Banana plants are herbaceous perennials. They are mostly foliage, with stems made of rolled leaf layers. The plant leaves, which are up to 9 feet long and 2 feet wide, unfurl from these stalks. Banana plants are a common fruit crop. In some areas, gardeners grow them for ornamental reasons. But banana leaves also offer nutritional and medicinal benefits in addition to having other value.
The wrapped banana leaves that form the plant's stem contain starch, which is extracted through a fermentation or cooking process. People in some parts of the world use the resulting flour for baking. The starch is also cooked into glue.
As a home remedy, banana-leaf poultices help to heal burns and other skin irritations, according to Purdue University, which adds that individuals suffering from, ulcers, diarrhea or dysentery may ingest the leaf ashes as a treatment for their condition. Check with your doctor before trying this approach.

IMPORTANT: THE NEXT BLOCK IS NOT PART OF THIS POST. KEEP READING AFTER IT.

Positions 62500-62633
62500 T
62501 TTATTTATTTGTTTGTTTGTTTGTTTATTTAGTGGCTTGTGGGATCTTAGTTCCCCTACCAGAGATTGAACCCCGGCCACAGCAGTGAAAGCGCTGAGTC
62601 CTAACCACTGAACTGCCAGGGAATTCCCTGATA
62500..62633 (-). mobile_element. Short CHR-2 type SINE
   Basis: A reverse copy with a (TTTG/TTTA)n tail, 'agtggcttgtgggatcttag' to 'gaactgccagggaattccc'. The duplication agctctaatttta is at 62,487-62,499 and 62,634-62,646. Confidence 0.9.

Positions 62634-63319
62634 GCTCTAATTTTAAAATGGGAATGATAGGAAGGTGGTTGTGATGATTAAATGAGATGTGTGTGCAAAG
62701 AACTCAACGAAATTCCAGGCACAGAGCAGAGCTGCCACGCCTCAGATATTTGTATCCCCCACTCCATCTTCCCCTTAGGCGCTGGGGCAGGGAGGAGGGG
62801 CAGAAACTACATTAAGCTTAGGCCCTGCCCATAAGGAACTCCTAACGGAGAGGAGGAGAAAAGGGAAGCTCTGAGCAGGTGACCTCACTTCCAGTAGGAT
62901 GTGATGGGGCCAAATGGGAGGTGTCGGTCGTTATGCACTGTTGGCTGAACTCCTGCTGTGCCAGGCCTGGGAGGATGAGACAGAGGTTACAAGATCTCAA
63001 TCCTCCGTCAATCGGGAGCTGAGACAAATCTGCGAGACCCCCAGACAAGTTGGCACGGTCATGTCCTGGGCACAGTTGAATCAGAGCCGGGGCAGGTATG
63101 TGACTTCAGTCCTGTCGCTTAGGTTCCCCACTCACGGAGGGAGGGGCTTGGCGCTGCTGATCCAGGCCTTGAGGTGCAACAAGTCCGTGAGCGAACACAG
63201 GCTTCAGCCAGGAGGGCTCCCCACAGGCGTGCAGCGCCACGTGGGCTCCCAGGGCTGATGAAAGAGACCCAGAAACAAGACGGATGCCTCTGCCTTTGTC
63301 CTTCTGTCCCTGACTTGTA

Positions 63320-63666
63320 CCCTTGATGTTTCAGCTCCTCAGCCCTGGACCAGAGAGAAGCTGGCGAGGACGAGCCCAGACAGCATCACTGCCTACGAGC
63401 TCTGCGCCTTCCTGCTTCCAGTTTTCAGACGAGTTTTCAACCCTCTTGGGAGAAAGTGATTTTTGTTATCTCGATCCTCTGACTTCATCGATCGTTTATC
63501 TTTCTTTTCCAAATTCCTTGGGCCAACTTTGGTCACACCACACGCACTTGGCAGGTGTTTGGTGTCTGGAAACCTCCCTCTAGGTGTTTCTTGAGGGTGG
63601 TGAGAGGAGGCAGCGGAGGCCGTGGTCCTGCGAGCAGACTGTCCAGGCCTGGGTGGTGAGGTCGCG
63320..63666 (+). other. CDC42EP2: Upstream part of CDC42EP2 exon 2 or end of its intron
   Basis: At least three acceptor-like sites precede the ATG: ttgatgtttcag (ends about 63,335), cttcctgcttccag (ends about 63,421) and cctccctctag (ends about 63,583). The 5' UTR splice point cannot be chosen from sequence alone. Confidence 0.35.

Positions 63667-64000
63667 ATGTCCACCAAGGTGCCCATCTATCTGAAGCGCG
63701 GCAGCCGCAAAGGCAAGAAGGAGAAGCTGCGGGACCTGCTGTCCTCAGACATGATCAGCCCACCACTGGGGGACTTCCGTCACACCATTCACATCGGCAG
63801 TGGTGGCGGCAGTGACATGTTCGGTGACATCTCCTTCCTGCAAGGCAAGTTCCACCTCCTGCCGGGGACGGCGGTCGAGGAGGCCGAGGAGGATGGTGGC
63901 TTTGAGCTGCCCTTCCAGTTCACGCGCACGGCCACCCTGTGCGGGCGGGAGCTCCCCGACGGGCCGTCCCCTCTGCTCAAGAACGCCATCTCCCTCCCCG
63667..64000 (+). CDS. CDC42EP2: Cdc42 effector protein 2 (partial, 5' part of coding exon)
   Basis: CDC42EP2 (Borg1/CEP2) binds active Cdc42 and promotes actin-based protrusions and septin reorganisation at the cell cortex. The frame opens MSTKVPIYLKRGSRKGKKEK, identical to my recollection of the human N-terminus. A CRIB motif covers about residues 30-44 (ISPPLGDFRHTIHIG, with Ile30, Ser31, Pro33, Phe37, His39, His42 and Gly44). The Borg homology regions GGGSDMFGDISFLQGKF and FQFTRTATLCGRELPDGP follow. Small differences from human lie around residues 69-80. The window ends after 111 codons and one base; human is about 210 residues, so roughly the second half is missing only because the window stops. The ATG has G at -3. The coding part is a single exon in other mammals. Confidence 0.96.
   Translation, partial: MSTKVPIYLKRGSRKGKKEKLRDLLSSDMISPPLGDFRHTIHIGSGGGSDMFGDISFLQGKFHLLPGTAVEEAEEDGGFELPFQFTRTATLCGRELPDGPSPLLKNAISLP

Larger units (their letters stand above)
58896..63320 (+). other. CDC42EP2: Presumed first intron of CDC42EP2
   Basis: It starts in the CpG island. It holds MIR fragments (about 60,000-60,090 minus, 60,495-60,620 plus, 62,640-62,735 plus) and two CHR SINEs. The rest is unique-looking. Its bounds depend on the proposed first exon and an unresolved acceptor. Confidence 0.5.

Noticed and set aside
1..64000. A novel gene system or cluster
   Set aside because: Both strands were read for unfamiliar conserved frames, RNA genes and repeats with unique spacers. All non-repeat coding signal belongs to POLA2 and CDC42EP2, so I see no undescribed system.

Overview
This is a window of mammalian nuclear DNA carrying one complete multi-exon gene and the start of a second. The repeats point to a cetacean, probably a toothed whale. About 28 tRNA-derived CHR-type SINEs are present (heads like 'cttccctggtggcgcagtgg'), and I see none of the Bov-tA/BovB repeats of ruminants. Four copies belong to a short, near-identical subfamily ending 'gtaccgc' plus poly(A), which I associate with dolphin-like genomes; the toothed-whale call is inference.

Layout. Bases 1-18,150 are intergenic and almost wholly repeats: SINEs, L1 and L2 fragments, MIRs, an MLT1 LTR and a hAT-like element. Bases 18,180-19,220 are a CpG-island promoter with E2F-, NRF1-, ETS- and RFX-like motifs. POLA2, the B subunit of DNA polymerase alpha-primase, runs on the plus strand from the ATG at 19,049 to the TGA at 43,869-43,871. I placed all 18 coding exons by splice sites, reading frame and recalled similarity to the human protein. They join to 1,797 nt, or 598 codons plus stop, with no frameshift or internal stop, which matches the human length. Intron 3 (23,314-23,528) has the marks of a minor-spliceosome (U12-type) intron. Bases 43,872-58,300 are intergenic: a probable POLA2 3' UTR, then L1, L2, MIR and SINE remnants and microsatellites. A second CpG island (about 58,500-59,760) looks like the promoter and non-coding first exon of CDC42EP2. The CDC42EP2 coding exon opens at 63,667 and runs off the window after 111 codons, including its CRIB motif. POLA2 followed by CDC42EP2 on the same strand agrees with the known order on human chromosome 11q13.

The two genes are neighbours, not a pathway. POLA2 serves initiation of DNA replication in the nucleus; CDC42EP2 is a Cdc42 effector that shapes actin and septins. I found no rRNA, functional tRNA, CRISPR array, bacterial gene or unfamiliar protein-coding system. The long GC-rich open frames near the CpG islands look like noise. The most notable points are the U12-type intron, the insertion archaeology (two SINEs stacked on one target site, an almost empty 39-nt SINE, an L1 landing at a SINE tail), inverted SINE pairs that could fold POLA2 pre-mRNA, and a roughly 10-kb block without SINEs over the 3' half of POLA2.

According to an article on the website ReadersDigestVersion, banana leaves tenderize meat during the cooking process. The practice, common in Asian countries, is to wrap the food in the banana leaf and tie it with string before grilling, baking or steaming the dish. In some countries, people use banana leaves for lining cooking pits and for wrapping food, according to Purdue University. The banana foliage also becomes makeshift plates and placemats.
People in South America and other areas of the world use banana leaves to block the rain and to provide protection from the hot sun, according to Purdue University
For the Garden and Beyond
Chopped up banana leaves, including the plant's stem, serve as mulching material. Whole leaves protect other crops from the hot sun. People fold banana leaves into planters, use it as heavy-duty paper or use the fiber to make rope, string and baskets. Ecuadorians uses the leaves for seat cushions; West Africans makes fishing lines with the fiber. In the Philippines, people weave banana leaves into clothing; in Ceylon, they use the leaves to make the soles of shoes.
- California Rare Fruit Growers, Inc.: Banana
- Bioversity International; Uses of Musa; Suzanne Sharrock; 1996
- ReadersDigestVersion.com: Home And Garden--9 Uncommon Uses for Bananas
- “Sampradaya Sun”; Prasadam--Leaves; Sun Staff; June 11, 2010
- Purdue University; Banana--Musa x paridasiaca; Julia F. Morton; 1987